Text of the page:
Growing up in Orange County, California, I witnessed many shifts in the ecology of vocabulary that have a single commonality:
Locals use slang geographical names, widely known by all Californians, but only up to the moment folks who are not Californians begin using their words.
1.) Valley Girl lingo and inflection. When girls in Wisconsin start gagging with a spoon, Vals just have to go. Fer sure.
2.) My home county (Orange County) was referred to as the “OC” by all the locals, and then the TV show set in Orange County – named the OC – became popular. Now, uttering OC within the OC will get you banished to Glendale.
3.) Heading north we visit San Francisco, and for many decades Frisco was acceptable by Californians. Once pop songs and AAA tourist brochures touted Frisco, Friscans backtracked and claimed they never liked Frisco. It’s always been San Francisco, they say today. Use every syllable, they say.
4.) This one’s easy. If you say “the Sierra Nevadas,” you’re a tourist. True Californians say “Sierra Nevadas.”
5.) Surfer lexicon is making a nationwide nostalgic comeback – gnarly, totally tubular, way rad, bitchin’ – and it’s upsetting SoCal surfers. Their salty tears are lost in the salty waters of the Pacific.
6.) And this brings us to the place “California” itself. For the longest of time, it was regular for Californians to refer to their beloved Golden State as “Cali.” And when families from Tennessee wander around Disneyland proclaiming how splendid the weather is in Cali, #grrrrrrmondays, Cali is something only non-Californians call California. So then SoCal and NorCal were given a replacement run, and then SoCal became commonplace on social media (mostly people based in Memphis and Nashville), and now saying SoCal is an affront so egregious it’s akin to kicking a garibaldi in the neck or going on live TV with a gun and shooting Johnny Mountain AND Dallas Raines square in the face.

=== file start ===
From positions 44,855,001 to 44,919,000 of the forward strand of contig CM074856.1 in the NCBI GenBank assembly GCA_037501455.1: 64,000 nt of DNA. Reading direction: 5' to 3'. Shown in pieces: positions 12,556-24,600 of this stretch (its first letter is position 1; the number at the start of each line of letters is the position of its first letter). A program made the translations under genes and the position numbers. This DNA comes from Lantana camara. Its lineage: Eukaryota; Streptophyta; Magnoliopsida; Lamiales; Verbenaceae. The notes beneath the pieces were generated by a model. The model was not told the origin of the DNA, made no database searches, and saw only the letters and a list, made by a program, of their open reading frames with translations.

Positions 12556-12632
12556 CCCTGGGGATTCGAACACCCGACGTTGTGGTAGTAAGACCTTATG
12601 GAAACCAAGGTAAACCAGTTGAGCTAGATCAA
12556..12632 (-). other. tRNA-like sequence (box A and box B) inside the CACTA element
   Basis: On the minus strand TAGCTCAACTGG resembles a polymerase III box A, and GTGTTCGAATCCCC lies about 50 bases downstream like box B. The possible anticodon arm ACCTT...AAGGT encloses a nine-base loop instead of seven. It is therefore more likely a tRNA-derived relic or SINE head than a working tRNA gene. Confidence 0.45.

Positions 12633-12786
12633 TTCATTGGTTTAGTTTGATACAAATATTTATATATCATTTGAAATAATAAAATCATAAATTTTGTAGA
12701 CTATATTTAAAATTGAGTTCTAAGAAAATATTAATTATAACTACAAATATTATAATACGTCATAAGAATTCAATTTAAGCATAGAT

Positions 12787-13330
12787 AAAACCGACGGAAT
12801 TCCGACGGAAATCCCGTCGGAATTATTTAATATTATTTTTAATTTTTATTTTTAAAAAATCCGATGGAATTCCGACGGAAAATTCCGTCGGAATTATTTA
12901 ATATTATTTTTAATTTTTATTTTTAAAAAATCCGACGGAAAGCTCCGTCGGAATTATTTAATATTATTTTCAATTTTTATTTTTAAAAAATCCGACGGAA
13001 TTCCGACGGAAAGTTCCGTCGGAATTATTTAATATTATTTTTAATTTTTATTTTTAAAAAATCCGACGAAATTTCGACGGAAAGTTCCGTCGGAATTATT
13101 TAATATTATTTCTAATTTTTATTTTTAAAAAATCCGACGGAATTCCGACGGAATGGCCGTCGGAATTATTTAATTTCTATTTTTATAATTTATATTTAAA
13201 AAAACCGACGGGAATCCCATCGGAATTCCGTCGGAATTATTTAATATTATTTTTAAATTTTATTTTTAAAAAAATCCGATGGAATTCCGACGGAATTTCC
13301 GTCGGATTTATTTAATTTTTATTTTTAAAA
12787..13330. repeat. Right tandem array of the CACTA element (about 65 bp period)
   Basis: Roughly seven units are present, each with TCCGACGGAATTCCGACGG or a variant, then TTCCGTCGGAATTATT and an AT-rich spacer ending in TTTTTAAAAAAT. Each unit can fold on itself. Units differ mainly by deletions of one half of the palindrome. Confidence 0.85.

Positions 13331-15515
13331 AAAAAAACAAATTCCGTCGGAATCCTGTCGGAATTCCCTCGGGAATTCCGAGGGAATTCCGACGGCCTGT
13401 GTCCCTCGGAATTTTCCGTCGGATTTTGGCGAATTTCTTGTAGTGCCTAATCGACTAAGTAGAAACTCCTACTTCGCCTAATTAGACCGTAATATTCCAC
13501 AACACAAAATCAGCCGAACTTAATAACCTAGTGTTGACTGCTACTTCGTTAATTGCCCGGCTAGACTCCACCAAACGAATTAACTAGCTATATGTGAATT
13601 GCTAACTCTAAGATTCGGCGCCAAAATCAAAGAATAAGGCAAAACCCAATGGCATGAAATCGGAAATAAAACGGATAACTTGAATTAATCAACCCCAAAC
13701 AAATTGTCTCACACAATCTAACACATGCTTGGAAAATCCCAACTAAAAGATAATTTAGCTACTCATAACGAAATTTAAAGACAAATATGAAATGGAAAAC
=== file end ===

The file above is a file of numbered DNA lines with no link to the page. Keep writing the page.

So here’s the big secret, and Californians might just enforce a lifetime In-N-Out ban on me for traitorously disclosing our unspoken cultural qualm. Californians have a community moral outrage of others using “our words.” This backpedaling moral outrage is encapsulated such:
No one in California says or has ever said “gag me with a spoon/OC/Frisco/the Sierra Nevadas/totally way rad tubular/Cali/SoCal-NorCal. You sound like a tourist.
Lies! Every one of these terms were originally created and used by Californians. Until others used them and the words became uncool. So Californians birth new words for the old words, and then again, and then again, and then again, and then again. There might a practical purpose for this, to quickly identify tourist interlopers who spend a lot of money in California every year (not last year … good work, Newsom). But the one-step-ahead evolution of in-state vocabulary is unnecessary. When a person asks for directions from a Californian, and this person is baffled by “take the 405 to the 605 to the 91 to the 215 and go towards Norco,” that is evidence enough of a non-native without being pouty and precious about local geography and who uses what words.
By the by, get yourself an In-N-Out Burger bumper sticker and with exacto-knife excise the “b” and the last “r” on “burger.” If you’re truly from the OC SoCal, no explanation is necessary.